Ten Network is an Australian television broadcasting company that has found itself struggling lately; hardly news in these troubled times for the media. But this might be the perfect time for larger media companies to swoop in and make something new. This likely what CBS Corp was thinking: the most-watched US television network has just announced plans to buy Ten Network Holdings Ltd, which also happens to be the broadcaster’s largest Australian customer.
CBS says that this purchase will help the company launch its streaming service in the Land Down Under. The deal comes just in time as Lachlan Murdoch—the co-chair of CBS Rival News Corp, who is also a Ten creditor—led a consortium that was about to take over Ten. In fact, CBS Chair and Chief Executive, Leslie Moonves notes, “We have been able to acquire it at a valuation that gives us confidence we will grow this asset by applying our programming expertise in a market with which we are already familiar.”
CBS, of course, is dipping its toes into an Australian television market where broadcasters—and Ten Network, particularly—have to cut (often massive) costs to cover deep losses at a time when advertisers are migrating to streaming services. Obviously, advertisers go where the viewership is, an the popularity of Netflix, Hulu, and Amazon are a sure sign what viewers want.
Now, CBS has been on a bit of a hot streak with risky ventures. The company has fought to own more of the shows that it products (almost more like a production company who streams its own work—the way Netflix is succeeding now—than a broadcaster simply loaning out its distribution methods). Hawaii Five-O, for example, is a massive global hit, with international licensing revenue close to $1.5 billion in 2015 (up from $500 million just ten years prior). Shows CSI (and its spinoffs) and NCIS are also massively popular, but CBS claimed that Ten owed upwards of $844 million AUD for licensing.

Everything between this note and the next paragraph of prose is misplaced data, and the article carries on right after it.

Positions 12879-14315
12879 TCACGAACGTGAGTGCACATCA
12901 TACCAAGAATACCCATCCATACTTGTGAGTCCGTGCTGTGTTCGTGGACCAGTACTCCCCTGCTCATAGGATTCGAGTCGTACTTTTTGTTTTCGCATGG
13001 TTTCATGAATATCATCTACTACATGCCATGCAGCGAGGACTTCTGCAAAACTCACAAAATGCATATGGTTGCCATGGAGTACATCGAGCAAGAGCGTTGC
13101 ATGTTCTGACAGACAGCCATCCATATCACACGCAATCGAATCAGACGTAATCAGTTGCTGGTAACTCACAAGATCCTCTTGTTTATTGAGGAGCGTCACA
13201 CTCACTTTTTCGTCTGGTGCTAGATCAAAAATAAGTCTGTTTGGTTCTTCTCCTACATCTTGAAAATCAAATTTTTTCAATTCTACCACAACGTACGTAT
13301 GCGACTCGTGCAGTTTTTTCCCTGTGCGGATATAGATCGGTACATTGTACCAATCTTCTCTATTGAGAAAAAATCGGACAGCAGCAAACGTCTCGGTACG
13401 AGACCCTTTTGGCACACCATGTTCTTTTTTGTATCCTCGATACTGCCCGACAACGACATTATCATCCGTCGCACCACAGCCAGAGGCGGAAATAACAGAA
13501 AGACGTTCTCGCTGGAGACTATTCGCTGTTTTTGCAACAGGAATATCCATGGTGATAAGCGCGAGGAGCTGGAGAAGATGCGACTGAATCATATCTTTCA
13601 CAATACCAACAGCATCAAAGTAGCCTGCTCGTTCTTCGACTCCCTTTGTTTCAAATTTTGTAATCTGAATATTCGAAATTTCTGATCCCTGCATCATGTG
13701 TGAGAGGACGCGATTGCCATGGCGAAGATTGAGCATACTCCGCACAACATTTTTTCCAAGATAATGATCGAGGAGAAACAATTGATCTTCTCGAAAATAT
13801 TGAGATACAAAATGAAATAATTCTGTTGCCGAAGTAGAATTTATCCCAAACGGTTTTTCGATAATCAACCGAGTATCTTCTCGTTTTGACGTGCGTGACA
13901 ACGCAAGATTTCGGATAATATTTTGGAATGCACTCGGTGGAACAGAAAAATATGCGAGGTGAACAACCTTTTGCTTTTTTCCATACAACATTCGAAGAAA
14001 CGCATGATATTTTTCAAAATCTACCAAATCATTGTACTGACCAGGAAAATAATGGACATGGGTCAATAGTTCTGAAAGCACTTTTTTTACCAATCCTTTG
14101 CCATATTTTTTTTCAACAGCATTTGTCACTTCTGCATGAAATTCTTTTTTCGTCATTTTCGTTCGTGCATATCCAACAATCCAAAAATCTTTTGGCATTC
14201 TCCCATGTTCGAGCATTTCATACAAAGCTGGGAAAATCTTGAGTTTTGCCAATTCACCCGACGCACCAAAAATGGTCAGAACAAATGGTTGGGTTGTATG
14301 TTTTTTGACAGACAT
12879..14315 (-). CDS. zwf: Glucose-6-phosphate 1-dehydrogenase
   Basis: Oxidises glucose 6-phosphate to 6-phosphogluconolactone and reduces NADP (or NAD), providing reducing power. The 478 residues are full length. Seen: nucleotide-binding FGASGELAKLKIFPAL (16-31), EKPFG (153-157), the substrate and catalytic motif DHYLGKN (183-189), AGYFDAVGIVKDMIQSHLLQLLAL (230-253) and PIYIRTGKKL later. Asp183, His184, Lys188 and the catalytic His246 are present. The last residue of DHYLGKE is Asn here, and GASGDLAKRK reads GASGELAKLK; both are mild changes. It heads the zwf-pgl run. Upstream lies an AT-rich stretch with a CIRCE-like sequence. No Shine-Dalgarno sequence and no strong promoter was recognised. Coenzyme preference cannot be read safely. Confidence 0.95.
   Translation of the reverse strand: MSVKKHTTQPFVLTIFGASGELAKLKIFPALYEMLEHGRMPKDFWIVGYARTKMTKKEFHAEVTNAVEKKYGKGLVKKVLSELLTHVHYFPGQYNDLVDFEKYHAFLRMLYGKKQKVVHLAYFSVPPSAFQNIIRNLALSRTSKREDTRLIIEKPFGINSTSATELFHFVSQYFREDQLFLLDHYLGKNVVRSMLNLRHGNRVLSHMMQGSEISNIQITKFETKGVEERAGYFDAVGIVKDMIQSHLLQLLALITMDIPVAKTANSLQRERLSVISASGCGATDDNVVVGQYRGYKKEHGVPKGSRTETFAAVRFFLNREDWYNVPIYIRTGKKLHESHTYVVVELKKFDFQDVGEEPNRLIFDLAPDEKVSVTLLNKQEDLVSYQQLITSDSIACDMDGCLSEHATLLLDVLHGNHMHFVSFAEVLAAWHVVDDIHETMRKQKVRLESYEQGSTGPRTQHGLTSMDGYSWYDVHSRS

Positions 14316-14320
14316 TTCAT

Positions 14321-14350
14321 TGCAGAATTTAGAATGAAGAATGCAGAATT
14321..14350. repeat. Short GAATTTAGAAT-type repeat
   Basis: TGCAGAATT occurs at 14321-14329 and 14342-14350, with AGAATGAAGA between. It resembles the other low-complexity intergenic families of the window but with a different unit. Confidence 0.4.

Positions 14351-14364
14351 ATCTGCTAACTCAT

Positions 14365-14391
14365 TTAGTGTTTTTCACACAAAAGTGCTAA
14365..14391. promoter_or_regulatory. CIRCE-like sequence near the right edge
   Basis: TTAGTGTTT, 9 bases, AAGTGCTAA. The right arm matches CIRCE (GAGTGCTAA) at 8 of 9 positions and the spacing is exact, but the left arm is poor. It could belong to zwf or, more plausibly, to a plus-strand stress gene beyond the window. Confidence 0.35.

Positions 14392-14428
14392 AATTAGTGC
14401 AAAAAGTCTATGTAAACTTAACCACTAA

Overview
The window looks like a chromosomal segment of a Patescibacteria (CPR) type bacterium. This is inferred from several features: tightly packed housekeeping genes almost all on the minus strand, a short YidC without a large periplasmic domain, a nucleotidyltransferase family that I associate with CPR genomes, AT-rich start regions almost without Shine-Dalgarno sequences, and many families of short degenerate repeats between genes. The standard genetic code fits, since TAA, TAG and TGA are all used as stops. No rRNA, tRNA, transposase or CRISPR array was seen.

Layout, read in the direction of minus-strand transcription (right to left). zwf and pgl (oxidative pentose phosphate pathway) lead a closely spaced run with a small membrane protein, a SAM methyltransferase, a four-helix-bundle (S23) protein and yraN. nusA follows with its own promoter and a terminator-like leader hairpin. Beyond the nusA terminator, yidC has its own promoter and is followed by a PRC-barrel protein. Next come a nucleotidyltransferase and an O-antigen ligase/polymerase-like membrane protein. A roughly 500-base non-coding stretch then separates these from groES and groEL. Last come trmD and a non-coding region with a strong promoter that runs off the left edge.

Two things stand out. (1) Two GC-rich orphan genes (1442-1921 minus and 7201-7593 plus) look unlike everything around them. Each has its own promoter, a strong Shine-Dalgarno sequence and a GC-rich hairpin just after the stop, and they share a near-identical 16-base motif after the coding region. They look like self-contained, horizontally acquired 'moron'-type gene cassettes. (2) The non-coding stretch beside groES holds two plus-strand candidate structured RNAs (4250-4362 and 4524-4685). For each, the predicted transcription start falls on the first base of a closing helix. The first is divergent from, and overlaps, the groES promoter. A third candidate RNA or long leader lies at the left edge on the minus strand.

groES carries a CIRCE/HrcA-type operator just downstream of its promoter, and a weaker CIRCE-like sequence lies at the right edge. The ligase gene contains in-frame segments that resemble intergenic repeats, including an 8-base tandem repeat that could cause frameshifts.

With that in mind, though, Ten Network CEO Paul Anderson comments, “CBS and Ten have had a strong relationship for a number of years; we are very excited about further developing that relationship … at this critical time.”
Indeed, media analyst Peter Cox agrees, “It’s already a huge relationship. All the major dramas on Ten are supplied by CBS,” he says, noting also that the network’s popularity in Australia has been in decline. “The test will be whether an American network can relate to an Australian audience and deliver Australian programs that Australians want to watch.”